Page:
One method utilized by Steinbeck to convey his message to readers is his use of vocabulary (diction/word choice). Quite
often these words are repeated for emphasis, occurring throughout the story. While some of these words are created by Steinbeck
himself ("Manself") and others are relatively common ("phalanx"), they are all used to the same end; to convey a specific
message or allusion to an audience.
"Manself": First appearing on page 204, the word "Manself" has several important connotations. While the word itself its
not in the dictionary (Steinbeck created it himself to describe the singular entity of the human spirit), the meaning of "Manself"
is relatively easy to comprehend. "Self" refers to the individual; a singular person with their own desires, fears, and agenda.
The first portion of the word, "Man," refers to the human spirit and humanity as a whole. Together, the connotation of these
terms is that the individual has a place in collective humanity; each person is their own being while at the same time is
a component of collective human soul. The "Manself" is the communal human spirit that all individuals contribute too. Steinbeck
holds this idea in an almost reverent manner, evident in how he always capitalizes the word "Manself" as if it were of equal
stature as the word "God". The idea of the "Manself" culminates in the transformation from "I" to "we," when the individuals
are united by a common need, as is done when it is said "For here ‘I lost my land’ is changed; a cell is split
and from its splitting grows the thing you hate-‘We lost our land,’" (206). It is from this collective need that
the human spirit emerges, composing the second important facet of the "Manself;" the human drive for advancement. Steinbeck
wrote, "Fear the time when the bombs stop falling while the bombers live- for every bomb is proof that the spirit has not
died," (205). Steinbeck feared the time when violence ceased to exist as this would signify the dissolve of the human sprit
and therefore the "Manself."
Phalanx: Communicated through the medium of a land tortoise, the idea of a phalanx is used by Steinbeck to describe the
collective strength of cooperative humanity. The phalanx described both a Greek battle formation in which shields were systematically
placed to protect the entire formation as well as describing a turtle shell, which gains its strength from numerous interlocking
plates. By definition a phalanx is "1. a group of similar people or things. 2 a body of troops or police officers
in close formation." (Oxford English Dictionary). Steinbeck uses the image of phalanx to convey that people are stronger if
they work cooperatively, such as how the Wilsons and Joads are more successful in The Grapes of Wrath by assisting
Oversoul: An idea originally conceived by Ralph Waldo Emerson, the oversoul is the collective soul of humanity. This concept
is advocated in The Grapes of Wrath by Jim Casy, who believes in a love of humanity and the holiness of the human spirit,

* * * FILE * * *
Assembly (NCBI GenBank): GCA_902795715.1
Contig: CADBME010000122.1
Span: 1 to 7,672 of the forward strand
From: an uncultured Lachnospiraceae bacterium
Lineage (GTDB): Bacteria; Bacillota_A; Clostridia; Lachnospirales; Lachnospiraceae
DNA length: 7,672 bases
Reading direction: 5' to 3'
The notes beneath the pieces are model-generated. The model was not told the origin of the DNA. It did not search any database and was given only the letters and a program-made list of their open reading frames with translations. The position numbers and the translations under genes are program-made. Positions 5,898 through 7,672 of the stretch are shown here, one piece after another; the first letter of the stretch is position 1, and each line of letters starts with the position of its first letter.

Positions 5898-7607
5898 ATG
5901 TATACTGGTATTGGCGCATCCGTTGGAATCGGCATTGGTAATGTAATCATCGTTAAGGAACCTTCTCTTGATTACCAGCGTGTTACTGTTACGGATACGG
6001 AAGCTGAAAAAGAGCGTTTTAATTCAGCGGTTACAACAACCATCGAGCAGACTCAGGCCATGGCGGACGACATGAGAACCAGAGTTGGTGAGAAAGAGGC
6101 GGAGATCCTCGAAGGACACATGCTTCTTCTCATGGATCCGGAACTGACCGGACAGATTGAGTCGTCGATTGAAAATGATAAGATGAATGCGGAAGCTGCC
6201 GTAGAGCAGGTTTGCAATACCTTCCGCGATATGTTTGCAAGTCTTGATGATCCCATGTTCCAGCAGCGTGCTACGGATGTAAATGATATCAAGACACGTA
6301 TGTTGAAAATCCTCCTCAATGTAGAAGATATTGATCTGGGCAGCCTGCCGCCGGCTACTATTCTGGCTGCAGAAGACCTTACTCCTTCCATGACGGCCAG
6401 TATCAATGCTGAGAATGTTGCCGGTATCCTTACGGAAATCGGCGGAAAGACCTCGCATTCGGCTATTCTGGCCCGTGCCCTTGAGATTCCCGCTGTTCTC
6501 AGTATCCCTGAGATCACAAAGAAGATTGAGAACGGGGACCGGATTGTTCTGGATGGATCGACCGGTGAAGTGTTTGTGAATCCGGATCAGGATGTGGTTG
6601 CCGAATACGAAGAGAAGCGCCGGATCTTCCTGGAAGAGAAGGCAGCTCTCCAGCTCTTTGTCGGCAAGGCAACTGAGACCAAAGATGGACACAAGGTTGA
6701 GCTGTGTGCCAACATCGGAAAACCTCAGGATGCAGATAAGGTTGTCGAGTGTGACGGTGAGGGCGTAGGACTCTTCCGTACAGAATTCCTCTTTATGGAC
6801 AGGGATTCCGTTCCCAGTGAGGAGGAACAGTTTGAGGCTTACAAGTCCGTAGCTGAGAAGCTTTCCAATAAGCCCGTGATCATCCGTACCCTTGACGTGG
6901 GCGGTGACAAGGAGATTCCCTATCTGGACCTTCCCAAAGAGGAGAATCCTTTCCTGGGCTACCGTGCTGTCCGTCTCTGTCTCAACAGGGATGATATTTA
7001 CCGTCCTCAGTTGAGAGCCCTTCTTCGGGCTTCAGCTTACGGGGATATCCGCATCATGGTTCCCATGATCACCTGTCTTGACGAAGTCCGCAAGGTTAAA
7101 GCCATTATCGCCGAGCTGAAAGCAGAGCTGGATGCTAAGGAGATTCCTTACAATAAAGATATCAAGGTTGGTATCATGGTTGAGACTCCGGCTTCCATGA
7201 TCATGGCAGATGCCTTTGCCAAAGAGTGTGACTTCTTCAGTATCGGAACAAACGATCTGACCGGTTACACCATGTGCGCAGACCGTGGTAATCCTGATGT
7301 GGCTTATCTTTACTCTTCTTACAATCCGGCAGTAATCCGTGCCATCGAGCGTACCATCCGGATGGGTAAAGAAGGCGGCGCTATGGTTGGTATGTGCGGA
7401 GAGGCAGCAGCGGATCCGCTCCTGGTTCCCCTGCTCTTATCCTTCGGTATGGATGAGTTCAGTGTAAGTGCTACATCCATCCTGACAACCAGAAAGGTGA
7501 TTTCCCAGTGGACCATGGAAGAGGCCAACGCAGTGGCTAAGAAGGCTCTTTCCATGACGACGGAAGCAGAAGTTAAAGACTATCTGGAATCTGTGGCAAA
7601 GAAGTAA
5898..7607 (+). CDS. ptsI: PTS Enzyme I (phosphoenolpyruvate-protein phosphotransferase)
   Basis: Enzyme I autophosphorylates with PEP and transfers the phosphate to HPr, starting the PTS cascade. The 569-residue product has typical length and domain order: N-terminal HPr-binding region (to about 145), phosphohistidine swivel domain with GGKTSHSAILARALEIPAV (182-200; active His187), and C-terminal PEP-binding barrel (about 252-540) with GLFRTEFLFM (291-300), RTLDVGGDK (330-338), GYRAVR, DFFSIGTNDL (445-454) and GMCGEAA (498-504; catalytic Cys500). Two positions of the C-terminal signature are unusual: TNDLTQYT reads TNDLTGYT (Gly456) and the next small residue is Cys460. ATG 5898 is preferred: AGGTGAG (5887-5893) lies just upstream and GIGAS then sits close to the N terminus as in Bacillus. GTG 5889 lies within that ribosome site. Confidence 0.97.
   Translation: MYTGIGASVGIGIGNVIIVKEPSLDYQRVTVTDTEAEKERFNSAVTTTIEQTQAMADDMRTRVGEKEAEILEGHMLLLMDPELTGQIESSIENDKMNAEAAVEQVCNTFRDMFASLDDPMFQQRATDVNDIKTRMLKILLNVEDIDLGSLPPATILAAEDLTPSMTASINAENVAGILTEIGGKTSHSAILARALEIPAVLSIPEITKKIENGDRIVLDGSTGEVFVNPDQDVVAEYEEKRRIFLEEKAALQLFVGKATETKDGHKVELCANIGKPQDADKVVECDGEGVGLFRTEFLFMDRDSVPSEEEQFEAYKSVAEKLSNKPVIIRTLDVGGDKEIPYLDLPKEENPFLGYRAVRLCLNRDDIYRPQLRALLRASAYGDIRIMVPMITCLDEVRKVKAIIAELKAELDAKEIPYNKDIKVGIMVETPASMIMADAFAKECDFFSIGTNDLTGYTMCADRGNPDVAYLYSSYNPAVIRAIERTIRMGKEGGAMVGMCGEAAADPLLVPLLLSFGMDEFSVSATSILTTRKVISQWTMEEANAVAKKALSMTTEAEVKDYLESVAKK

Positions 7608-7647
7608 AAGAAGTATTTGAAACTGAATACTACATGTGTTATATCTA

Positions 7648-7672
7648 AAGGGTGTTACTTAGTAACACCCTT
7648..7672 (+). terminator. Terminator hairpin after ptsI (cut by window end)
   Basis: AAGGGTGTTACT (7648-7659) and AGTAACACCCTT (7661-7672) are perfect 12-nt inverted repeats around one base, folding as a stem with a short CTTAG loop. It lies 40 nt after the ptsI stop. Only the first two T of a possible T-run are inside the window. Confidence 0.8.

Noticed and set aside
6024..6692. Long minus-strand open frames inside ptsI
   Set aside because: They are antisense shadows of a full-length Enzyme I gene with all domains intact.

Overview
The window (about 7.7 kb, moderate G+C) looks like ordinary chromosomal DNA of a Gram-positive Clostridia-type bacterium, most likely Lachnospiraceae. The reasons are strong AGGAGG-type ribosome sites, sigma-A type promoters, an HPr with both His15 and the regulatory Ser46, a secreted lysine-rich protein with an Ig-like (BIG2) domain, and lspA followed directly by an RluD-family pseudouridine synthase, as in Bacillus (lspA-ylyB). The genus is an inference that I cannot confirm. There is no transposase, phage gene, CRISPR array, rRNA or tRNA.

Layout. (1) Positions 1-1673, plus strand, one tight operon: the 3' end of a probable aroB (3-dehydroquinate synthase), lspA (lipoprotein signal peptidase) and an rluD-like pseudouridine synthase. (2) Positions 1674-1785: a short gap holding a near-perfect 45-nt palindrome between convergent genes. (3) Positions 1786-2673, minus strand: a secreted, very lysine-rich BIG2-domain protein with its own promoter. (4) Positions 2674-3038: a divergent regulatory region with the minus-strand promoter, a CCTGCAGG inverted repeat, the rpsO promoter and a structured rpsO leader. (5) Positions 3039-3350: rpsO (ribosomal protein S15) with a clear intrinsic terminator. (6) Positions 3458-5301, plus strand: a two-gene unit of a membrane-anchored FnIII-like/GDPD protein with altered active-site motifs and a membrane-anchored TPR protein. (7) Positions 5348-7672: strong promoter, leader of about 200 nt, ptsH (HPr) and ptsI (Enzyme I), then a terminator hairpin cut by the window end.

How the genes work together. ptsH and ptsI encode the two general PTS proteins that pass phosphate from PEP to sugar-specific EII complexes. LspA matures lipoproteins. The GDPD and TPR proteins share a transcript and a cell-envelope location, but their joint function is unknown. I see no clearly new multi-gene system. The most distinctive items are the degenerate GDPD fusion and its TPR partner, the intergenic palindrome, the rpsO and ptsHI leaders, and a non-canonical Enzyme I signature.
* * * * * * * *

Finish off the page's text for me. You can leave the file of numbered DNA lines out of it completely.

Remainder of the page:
which drives society. Casy said, "Maybe,’ I figgered, ‘maybe it’s all men an’ all women we love; maybe
that’s the Holy Spirit-the human spirit- the who shebang. Maybe all men got one big soul ever’body’s o a
part of." (33). This idea of every individual being part of a collective soul relates back to the idea of "Manself," in which
everyone is an individual and part of society at the same time.
I: By definition the subject ‘I’ refers to "The self; the ego." This subject is used by Steinbeck to describe
the singular individuals prior to the unification of the migrant Okies. Before becoming on collective group of people (We),
the Okies were struggling as individuals (I). This can be seen in the statement, "For here ‘I lost my land’ is
changed; a cell is split and from its splitting grows the thing you hate-‘We lost our land,’" (Steinbeck 206).
My- My is the possessive form of "I" and is used in the same manner; to demonstrate the singular nature of the individual
We- By definition we refers to "the plural nominative case of the pronoun of the first person; the word with which a person
in speaking or writing denotes a number or company of which he is one, as the subject of an action expressed by a verb." (Oxford
English Dictionary). The word we implies cooperation or a collective body, which is how Steinbeck believes that humanity can
become a truly significant force. This applies to The Grapes of Wrath in the instance of describing the unification
of the Okie families. By coming together, the Wilsons and Joads were able to help each other continue west. They are united
by their loss and the need to reestablish themselves. "For here ‘I lost my land’ is changed; a cell is split and
from its splitting grows the thing you hate-‘We lost our land,’" (206).
Our- Our is the possessive form of "we" and is used in the same manner; to demonstrate the unification of the Okies against
Okie- This term was the label applied to the destitute farmers who migrated to California, like the Joads. Previously it
had referred to someone from Oklahoma, but gained a distasteful connotation during the mass movement of poor farmers to California.
"Offensive Slang. A migrant farm worker from the south-central United States, especially one seeking work in
the West or Southwest during the 1930s and 1940s. Slang. A native or inhabitant of Oklahoma." (Oxford English
Dictionary). The Joads were called this repeatedly upon their arrival in California.
The Communist Manifesto- Written by Karl Marx, the Manifesto served to critique capitalist society. Because
Marx died before he was able to suggest a complete plan for government, the Manifesto is often misinterpreted to be
just that. For more information visit the link for "Introduction to the Communist Manifesto" on the navigation toolbar.